If we are a teacher, we know that in explaining something we learn probably as much as we teach others and what we did know undergoes transformation. After it is clear in our own minds, words must be selected to fit—not too casual or too formal, mix sneakers with formal wear; the best words, the best way to share with the reader. A good style has a lot to do with fitting our words to our audience: the question of who we write for is often asked writers and the answers I’ve read of course vary with the writer.

    Style conveys the writer in the very first words: like meeting someone for the first time, we grasp many aspects at once in those important first impressions. We are curious about the inner workings of other fellow creatures. I still read Sir Arthur Conan Doyle’s Sherlock Holmes stories to ferret out the character of the illusive detective just like Dr. Watson who shared 221B Baker Street with him. The scarcity of personal information reminds me of Hemingway’s famous lines In Death in the Afternoon: “If a writer of prose knows enough about what he is writing about he may omit things that he knows and the reader, if the writer is writing truly enough, will have a feeling of those things as strongly as though the writer had stated them. The dignity of movement of the iceberg is due to only one-eighth of it being above water. The writer who omits things because he does not know them only makes hollow places in his writing.”

    Every writer must find whether poetry, nonfiction, fiction, or creative nonfiction fits their style of communicating the best. It depends a great deal on what we want to say as well as the mediums we select how effective we are in reaching readers; success is often a long process learning what works for us. In my own case, I never wrote poetry till after several books of nonfiction because I thought poetry was out of reach. Now I find that switching back and forth from nonfiction, poetry, short stories, essays, helps me to be more aware of words and style—we think differently and use words differently when writing in a certain genre. It is a challenge that revitalizes, requiring discipline, a self-awareness if the time is right or if it would be best to wait a few days till we are more rested so we can have the focus necessary to switch.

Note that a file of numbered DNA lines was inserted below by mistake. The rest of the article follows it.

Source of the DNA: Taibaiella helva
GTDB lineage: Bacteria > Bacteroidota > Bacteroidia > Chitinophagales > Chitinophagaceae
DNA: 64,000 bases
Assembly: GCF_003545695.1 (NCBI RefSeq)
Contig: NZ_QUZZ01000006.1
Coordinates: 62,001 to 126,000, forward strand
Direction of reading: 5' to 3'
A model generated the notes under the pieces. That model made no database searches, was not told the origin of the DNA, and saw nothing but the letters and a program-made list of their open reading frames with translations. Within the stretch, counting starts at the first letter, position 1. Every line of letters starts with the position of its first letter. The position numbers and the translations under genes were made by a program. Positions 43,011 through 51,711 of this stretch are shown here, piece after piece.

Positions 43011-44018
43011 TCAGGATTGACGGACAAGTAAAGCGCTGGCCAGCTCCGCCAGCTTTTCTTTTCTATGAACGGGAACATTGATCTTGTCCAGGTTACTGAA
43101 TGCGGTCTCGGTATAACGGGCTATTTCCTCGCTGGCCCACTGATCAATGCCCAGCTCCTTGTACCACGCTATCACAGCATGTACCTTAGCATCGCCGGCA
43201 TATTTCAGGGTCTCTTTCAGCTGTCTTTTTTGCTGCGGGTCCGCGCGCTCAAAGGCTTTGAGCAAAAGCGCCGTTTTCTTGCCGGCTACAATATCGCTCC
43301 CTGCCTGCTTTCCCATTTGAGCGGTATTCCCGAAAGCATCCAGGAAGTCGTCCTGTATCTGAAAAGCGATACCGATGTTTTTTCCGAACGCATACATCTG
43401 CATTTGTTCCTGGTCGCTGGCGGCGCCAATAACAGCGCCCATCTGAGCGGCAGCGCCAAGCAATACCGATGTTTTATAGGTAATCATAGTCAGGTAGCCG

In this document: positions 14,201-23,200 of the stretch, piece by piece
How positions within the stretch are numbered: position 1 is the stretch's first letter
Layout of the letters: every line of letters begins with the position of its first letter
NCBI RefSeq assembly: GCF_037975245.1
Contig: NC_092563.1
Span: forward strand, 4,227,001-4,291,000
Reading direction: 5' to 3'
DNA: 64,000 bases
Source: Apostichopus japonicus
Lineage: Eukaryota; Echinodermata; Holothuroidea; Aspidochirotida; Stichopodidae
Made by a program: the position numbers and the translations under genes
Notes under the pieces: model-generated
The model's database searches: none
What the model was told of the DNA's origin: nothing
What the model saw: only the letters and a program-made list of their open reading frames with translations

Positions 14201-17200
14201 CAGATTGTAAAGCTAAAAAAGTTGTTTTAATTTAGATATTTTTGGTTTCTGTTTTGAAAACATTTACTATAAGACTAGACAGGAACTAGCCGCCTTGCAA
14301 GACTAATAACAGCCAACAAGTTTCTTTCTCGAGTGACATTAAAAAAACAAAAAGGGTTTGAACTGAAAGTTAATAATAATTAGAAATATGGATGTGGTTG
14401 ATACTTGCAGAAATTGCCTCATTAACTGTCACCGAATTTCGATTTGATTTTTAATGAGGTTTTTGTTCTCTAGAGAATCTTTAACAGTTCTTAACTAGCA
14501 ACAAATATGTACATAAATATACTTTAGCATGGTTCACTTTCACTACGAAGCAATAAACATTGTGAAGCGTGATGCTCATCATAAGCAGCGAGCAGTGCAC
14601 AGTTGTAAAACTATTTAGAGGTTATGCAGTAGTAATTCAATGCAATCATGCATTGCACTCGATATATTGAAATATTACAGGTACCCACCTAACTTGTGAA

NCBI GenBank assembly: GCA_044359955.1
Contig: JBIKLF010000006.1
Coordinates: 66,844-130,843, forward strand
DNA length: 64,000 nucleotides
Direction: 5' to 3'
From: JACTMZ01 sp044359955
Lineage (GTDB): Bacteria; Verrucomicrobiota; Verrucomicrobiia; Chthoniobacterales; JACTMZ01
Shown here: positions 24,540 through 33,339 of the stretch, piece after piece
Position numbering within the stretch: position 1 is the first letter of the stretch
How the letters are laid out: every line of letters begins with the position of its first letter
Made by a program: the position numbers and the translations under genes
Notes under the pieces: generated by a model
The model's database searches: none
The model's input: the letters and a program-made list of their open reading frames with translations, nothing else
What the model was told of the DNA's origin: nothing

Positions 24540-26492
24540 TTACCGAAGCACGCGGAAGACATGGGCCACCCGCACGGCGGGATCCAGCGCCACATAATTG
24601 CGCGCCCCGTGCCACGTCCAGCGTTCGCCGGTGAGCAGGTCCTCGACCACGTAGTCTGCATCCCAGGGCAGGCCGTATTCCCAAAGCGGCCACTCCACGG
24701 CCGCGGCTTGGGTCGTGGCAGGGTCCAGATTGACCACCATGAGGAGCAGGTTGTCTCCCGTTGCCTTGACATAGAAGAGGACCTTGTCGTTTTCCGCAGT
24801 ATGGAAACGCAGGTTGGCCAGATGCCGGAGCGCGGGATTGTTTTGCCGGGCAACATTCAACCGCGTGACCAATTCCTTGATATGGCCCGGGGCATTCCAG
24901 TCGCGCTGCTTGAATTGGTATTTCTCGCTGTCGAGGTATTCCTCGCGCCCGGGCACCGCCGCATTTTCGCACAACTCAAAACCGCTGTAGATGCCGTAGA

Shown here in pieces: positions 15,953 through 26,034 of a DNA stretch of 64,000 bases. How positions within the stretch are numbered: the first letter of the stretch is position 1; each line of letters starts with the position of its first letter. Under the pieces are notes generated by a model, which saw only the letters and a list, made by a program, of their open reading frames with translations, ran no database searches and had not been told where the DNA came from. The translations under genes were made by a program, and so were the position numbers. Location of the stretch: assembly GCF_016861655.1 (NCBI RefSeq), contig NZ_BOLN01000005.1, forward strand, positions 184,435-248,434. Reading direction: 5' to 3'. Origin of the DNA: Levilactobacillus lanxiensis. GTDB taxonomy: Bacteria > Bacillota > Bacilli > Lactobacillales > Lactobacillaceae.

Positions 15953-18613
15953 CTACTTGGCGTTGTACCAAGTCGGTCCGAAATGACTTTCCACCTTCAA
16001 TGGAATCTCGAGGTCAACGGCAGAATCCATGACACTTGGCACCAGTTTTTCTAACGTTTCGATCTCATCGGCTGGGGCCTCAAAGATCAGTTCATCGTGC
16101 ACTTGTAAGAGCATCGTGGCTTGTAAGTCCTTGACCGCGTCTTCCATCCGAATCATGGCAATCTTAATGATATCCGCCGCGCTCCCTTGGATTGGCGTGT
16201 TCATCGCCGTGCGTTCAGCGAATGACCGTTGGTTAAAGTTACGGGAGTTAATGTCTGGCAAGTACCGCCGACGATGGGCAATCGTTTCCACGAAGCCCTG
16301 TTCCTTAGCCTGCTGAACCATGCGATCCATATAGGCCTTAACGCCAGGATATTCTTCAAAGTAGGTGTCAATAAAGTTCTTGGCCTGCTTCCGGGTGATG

There are too many parts of style to cover here (as there are many parts to a personality) but here’s a few that may be tackled one at a time. My very selections reflect a style and another writer writing about style would come up with their own scents so to speak. Each writer must filter many elements like the ones below and use them in their own way that is comfortable, their own voice.

Some Components of Style

Conciseness: Being concise takes effort but it is well worth the effort. Mark Twain observed, “I didn’t have time to write a short letter, so I wrote a long one instead.” Think of words as time and money. Omit any that are not working for you. Cut to the chase.

Worn phrases: “It was clear as a bell to John that he had bitten off more than he could chew.” Phrases we often hear lose their ability to grab attention.

Sentences that lack variety and are choppy: “The famous tree was on a hill. The hill was near
town. The town was

Show not tell: We have heard it before no but it is basic. Instead of: “His mother was always telling him what to do” write: “Mail this letter now before you take the dog for a walk,” John’s mother said.

Mix simple, compound, complex sentences: A simple sentence is: The squirrel was in the tree. A compound sentence is: The squirrel was in the tree but a bird was watching it. A complex sentence is: The squirrel was in the tree while the bird was watching it. The compound and complex sentences shows different relationships with the use of a conjunction or adverb.

Figurative language: some of the most common include—metaphor, simile, synedoche, metonymy, pun, hyperbole, personification.

Style is your scent as a writer; make it work for you.

Carol Smallwood